At some point during your visit to Tokyo, like it or not, you will find yourself at Shinjuku station. Shinjuku is the world’s busiest station. It serves around 3.5 million people, daily. SO, if everyday the entire population of Berlin got up and walked through a train station, that’s Shinjuku. It’s crowded.
However, where there are people there are restaurants!
Talked away in the basement of the Lumine 1 shopping center inside Shinjuku station is a little Thai restaurant that specializes in noodles.
Welcome to Khao San. Named after the busy backpacker neighborhood in Bangkok. The area Leo stayed in at the beginning of The Beach.
First up, let’s talk about why it’s not a waste of time to try Thai Food while in Tokyo. Do you like American Chinese food? Of course you do, it’s delicious. Non American friends of mine who have visited the US often comment on how surprised they are by the different varieties of Chinese food available in the states. Take Beef Broccoli for example. The broccoli used in this dish is not native to China, the dish has early origins in California. In fact, broccoli, carrots and onions in Chinese American cuisine are substitutes for different radishes and onions that were used in the dish in Guangdong, where much American Chinese cuisine has it’s roots. Point being, when people find themselves in a foreign land and missing their hometown cuisine, they improvise. Often to the benefit of everyone around them. The British national dish is a Chicken Tikka Masala. Not an eel pie, as delicious as that sounds. In order to appeal to the gravy loving Brits, many Indian dishes were adapted to suit local tastes.
Thai people who have set up shop in Tokyo have done the same. A lot of the Thai Dishes you might find in America, you may not find here and vice versa. And what do the Japanese like? Ramen…well who doesn’t?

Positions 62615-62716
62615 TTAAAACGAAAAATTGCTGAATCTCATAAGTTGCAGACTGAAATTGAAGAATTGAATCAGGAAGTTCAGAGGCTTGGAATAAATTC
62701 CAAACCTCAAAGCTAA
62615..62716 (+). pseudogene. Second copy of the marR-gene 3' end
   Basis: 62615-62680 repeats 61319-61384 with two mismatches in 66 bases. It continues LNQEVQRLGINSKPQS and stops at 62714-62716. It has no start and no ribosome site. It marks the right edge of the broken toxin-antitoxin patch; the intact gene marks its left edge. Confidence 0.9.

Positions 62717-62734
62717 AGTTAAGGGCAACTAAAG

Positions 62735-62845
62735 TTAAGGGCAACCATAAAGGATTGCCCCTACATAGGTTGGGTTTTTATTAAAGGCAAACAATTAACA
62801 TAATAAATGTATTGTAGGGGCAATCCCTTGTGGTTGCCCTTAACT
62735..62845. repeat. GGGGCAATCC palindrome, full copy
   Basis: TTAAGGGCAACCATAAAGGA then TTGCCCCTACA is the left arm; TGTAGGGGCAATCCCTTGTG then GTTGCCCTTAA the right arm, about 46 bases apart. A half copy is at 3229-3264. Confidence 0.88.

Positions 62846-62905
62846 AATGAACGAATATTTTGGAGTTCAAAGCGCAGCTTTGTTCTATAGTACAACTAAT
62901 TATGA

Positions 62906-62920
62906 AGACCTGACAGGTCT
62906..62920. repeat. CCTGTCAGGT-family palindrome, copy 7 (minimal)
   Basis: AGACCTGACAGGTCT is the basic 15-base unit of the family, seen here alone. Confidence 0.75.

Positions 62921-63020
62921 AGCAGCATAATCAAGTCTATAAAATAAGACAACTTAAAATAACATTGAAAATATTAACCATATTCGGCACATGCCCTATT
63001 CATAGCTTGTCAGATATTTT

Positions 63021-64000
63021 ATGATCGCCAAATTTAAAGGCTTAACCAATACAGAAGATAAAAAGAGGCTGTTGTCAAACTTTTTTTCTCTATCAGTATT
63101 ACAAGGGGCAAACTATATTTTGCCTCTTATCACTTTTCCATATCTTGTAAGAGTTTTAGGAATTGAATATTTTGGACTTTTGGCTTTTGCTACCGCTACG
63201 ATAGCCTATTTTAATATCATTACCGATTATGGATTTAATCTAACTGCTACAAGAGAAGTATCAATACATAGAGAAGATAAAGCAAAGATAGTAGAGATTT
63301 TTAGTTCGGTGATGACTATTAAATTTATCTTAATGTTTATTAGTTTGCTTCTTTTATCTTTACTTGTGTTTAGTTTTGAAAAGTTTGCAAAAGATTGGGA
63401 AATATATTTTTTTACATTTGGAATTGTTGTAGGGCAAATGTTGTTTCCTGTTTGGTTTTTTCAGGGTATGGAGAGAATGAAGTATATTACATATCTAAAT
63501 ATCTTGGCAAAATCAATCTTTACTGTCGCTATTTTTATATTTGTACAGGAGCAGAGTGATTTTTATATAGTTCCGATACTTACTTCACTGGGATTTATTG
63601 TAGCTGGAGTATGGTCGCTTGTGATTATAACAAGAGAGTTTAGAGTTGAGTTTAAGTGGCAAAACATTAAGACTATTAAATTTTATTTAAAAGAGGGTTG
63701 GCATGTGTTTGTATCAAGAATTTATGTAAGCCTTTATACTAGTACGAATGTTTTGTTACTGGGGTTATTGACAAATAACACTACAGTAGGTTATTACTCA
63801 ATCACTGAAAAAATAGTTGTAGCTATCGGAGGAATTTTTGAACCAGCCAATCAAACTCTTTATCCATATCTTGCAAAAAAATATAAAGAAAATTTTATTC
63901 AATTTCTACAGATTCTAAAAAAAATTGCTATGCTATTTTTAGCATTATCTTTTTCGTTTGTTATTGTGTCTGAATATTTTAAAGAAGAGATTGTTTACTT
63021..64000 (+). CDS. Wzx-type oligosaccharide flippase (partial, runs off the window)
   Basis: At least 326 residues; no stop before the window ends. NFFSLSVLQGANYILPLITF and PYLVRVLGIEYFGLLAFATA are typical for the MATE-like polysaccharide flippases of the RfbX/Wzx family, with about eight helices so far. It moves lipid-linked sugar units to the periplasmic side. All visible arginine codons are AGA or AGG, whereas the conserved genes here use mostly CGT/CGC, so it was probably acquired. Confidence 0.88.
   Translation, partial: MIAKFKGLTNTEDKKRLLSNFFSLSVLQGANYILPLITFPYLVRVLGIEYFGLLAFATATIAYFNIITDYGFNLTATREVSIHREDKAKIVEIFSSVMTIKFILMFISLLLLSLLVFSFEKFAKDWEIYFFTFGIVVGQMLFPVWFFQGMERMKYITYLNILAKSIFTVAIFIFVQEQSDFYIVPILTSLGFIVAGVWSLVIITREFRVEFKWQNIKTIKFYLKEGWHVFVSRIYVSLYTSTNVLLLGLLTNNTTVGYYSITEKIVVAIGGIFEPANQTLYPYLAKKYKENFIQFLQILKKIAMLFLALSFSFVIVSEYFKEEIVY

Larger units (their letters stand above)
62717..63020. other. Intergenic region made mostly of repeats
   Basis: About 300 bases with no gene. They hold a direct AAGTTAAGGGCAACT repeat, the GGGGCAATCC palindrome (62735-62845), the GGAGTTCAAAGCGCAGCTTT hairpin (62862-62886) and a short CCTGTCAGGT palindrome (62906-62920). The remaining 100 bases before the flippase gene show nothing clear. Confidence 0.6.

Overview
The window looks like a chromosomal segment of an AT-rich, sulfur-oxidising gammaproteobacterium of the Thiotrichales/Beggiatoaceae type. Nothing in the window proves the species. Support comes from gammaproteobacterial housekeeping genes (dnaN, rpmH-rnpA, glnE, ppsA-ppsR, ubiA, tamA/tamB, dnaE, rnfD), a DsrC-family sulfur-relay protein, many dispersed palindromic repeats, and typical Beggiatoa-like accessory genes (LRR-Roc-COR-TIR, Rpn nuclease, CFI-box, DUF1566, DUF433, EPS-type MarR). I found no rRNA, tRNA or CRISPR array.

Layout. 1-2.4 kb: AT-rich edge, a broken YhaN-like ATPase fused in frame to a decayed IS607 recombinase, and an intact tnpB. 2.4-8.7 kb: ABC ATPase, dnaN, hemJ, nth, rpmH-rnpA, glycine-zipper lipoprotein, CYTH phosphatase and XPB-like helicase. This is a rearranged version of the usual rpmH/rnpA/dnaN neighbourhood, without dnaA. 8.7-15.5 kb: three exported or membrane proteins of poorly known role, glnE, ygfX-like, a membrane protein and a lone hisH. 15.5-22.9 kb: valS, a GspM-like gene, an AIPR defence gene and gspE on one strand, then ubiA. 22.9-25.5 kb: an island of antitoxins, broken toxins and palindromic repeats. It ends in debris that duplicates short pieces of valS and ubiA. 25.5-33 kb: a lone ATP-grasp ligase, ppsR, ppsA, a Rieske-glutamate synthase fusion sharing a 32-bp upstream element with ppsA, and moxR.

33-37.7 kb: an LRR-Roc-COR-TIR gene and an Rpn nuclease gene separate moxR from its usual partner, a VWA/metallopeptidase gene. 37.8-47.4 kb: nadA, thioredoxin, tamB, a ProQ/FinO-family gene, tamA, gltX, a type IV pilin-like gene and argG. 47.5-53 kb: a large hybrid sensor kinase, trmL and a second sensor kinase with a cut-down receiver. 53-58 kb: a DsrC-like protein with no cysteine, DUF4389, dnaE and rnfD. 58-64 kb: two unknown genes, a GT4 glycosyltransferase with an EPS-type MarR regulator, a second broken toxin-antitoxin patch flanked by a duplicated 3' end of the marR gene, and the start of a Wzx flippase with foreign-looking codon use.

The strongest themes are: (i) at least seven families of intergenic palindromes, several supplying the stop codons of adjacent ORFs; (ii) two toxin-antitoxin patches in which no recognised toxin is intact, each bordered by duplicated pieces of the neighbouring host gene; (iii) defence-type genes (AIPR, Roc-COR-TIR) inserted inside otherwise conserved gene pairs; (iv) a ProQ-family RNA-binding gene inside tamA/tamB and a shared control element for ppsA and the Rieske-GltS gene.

Khao San in Shinjuku station has a massive noodle soup menu. Thai Ramen. This is Takao’s Masaman Curry Ramen. It’s a coconut base curry soup that was delicious.
The most striking similarity to a ramen place is that you have some say in what kind of noodles you order. You can choose from egg, rice and vermicelli. You can also then choose thick or thin noodles. Takao had the egg noodles.
I had the Tom Yum Pork Noodle Soup. Extremely good if you like Tom Yum Shrimp, a common dish found at Thai restaurants in the states. This was really good, not as good as the curry though.
I ordered the thick noodles because I like a challenge. They have paper bibs on the table, which I should have worn.
We then went overboard and ordered Kao Man Gai. Steamed chicken on jasmine rice with a sweet and savory sauce and tons of cilantro (we ordered extra cilantro). This is a delicious, simple dish. all of this was almost too much for 2 full figured guys so maybe just get a soup. Or better yet, get the rice dish and then curry noodle soup and when you finish your noodles dump some jasmine rice into the remaining soup!
If you’ve ever been to Thailand you’ll recognize the table set up. Right down to the plastic, checkered table cloth and makeshift chairs. For condiements we have the usual, dried chilis, sugar, fish sauce and chili infused vinegar. Forgive me for not knowing the rules for these things but it always looks to me like people in Thailand used them pretty freely to get whatever dish they’re eating to suit their needs.
Staffed entirely by English and Japanese speaking Thai people, I highly recommend this as a yummy little lunch for noodle and/or Thai food lovers. They have a massive menu and some pretty impressive set lunches. Noodles and mini Ga Pao rice bowls, cant go wrong. All for around 10 USD.
Located in the Lumine 1 food halls, after lunch just wander around the food halls and you’ll see all kinds of fun cakes and desserts. There is even a pie restaurant.